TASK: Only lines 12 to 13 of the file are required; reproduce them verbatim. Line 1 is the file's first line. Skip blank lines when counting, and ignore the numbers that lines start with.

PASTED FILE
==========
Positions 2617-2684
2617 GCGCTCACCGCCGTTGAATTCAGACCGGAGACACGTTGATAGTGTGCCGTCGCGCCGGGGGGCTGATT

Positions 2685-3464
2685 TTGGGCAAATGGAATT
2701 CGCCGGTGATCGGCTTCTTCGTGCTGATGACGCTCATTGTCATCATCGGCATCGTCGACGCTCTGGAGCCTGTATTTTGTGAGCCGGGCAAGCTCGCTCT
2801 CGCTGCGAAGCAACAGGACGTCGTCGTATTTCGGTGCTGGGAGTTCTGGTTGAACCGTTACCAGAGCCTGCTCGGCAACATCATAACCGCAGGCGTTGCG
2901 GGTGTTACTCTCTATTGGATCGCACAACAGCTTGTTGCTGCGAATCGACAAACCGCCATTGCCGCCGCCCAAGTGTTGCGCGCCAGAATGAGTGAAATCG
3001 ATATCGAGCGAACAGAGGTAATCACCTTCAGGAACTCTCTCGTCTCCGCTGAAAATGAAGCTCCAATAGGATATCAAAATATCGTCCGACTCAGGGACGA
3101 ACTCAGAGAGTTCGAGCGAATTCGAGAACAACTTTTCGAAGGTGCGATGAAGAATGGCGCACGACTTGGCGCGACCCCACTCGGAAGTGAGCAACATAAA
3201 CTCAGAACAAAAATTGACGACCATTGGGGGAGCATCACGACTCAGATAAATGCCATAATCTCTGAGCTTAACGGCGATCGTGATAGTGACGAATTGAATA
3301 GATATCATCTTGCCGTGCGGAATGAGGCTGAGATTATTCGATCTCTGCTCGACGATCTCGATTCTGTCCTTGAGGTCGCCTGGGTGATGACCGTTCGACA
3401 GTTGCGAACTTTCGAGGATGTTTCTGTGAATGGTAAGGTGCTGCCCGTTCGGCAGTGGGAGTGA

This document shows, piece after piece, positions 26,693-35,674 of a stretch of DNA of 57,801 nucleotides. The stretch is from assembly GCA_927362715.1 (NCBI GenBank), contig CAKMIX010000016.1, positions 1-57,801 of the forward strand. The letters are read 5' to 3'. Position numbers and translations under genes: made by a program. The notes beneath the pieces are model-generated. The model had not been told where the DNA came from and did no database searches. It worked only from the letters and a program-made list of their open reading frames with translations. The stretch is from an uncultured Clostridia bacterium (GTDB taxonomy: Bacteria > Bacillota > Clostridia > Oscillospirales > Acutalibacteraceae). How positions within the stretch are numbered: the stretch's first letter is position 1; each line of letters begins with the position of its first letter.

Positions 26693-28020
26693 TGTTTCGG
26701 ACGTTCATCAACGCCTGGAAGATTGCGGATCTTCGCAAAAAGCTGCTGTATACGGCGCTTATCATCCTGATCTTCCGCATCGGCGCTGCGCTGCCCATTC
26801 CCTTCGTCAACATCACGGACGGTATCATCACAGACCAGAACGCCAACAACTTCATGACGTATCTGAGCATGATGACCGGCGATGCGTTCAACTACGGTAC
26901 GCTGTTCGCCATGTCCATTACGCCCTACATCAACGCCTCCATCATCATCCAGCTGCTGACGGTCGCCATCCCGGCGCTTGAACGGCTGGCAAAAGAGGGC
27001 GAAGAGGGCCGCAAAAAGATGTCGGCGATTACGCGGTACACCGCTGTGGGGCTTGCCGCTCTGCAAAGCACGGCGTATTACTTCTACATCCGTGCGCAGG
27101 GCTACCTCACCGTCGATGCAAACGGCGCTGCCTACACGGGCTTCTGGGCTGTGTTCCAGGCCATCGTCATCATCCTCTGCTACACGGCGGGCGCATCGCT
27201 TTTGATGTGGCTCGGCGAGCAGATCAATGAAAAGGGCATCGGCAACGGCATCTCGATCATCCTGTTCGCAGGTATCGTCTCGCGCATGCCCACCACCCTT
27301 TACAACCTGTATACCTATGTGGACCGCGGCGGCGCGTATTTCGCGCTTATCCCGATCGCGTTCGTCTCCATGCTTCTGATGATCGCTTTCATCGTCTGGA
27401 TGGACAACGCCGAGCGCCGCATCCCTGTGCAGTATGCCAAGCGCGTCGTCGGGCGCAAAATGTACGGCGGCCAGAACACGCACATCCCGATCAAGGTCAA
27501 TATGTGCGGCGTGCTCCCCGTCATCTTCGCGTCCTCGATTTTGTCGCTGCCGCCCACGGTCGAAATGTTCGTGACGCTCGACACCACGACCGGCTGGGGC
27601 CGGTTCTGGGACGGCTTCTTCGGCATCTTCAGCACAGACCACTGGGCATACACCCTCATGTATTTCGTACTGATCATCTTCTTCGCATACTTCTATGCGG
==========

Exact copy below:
3401 GTTGCGAACTTTCGAGGATGTTTCTGTGAATGGTAAGGTGCTGCCCGTTCGGCAGTGGGAGTGA

This document shows, piece after piece, positions 26,693-35,674 of a stretch of DNA of 57,801 nucleotides. The stretch is from assembly GCA_927362715.1 (NCBI GenBank), contig CAKMIX010000016.1, positions 1-57,801 of the forward strand. The letters are read 5' to 3'. Position numbers and translations under genes: made by a program. The notes beneath the pieces are model-generated. The model had not been told where the DNA came from and did no database searches. It worked only from the letters and a program-made list of their open reading frames with translations. The stretch is from an uncultured Clostridia bacterium (GTDB taxonomy: Bacteria > Bacillota > Clostridia > Oscillospirales > Acutalibacteraceae). How positions within the stretch are numbered: the stretch's first letter is position 1; each line of letters begins with the position of its first letter.